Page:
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NYC TV Week: Telemundo’s Silberwasser — Spanish Language TV ‘Alive and Well’ - Broadcasting & Cable

NYC TV Week: Telemundo’s Silberwasser — Spanish Language TV ‘Alive and Well’

Exec talks network strategy
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New York — Spanish language television is alive and well, according to Telemundo president Luis Silberwasser.

“You can see the demand for Spanish language television is pretty significant,” he told interviewer and Noticiero Telemundo co-anchor María Celeste Arrarás during a session at The Hispanic Television Summit Oct. 22.

Silberwasser added, however, that the reduction in immigration from Spanish speaking countries has had an effect.

“Clearly there is a shift going on,” the exec said. “But it has opened also the door for the number of bilinguals are growing. So for us it’s an opportunity,” said Silberwasser.

He attributes the network’s recent ratings success to original content and innovation, which helps them reach the evolving Hispanic audience, including millennials.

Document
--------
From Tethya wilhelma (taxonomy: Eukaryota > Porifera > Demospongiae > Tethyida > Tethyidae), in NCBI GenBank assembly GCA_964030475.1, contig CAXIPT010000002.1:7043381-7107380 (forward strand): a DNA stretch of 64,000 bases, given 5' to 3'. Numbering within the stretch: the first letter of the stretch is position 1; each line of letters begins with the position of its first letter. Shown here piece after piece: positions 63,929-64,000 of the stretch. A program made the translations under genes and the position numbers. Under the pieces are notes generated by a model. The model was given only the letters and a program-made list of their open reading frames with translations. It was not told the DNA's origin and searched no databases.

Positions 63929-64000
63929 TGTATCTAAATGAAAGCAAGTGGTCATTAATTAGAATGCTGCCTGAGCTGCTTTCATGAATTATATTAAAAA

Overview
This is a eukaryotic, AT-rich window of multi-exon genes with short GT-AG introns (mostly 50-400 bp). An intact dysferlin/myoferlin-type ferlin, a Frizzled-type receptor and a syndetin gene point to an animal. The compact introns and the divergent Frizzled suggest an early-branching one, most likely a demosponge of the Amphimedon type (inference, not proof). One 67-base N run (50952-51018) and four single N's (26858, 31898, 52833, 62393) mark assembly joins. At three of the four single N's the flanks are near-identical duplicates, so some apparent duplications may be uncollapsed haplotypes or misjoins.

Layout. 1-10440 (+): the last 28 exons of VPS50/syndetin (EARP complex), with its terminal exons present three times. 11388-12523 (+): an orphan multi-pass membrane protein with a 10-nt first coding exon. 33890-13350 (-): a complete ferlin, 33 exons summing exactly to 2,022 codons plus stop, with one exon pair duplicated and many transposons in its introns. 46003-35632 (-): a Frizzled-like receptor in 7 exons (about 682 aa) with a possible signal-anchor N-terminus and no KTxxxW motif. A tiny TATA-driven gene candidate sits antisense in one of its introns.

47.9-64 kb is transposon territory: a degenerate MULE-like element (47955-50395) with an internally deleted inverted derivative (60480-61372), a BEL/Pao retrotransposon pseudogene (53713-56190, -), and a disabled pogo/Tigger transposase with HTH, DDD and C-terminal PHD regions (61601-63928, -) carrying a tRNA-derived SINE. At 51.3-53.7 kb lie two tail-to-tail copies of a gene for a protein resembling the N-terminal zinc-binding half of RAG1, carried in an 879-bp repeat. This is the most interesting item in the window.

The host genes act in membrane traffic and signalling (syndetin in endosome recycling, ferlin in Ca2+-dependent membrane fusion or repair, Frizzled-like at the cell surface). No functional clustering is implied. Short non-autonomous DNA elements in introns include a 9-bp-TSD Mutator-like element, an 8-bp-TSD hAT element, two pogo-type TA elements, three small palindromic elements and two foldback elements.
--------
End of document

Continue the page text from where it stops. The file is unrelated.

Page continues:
For example, the network has launched “Telemundo Súper Series,” which differ from traditional telenovelas in that they have fewer episodes, higher end production and pumped up action. Súper series El Señor de los Cielos recently launched its second season and to help audience members catch up, the network released a comic book summarizing season one as well as a digital push preceding the premiere.

“When you try to do something different at a high quality level, I think Telemundo tends to win and I think the audience is able to see a shift in the marketplace right now,” said Silberwasser.

Next year, the network will focus on the election and the 2016 Summer Olympics, which Telemundo acquired the Spanish-language rights to.

“Whoever captures the Hispanic vote will probably be the next president of the United States,” he said, adding that the net is taking a non-partisan approach to politics with the campaign #yodecido.

“You can’t ignore the influence that Hispanics now have on the general mainstream, whether it’s pop culture, whether it’s politics,” he said.

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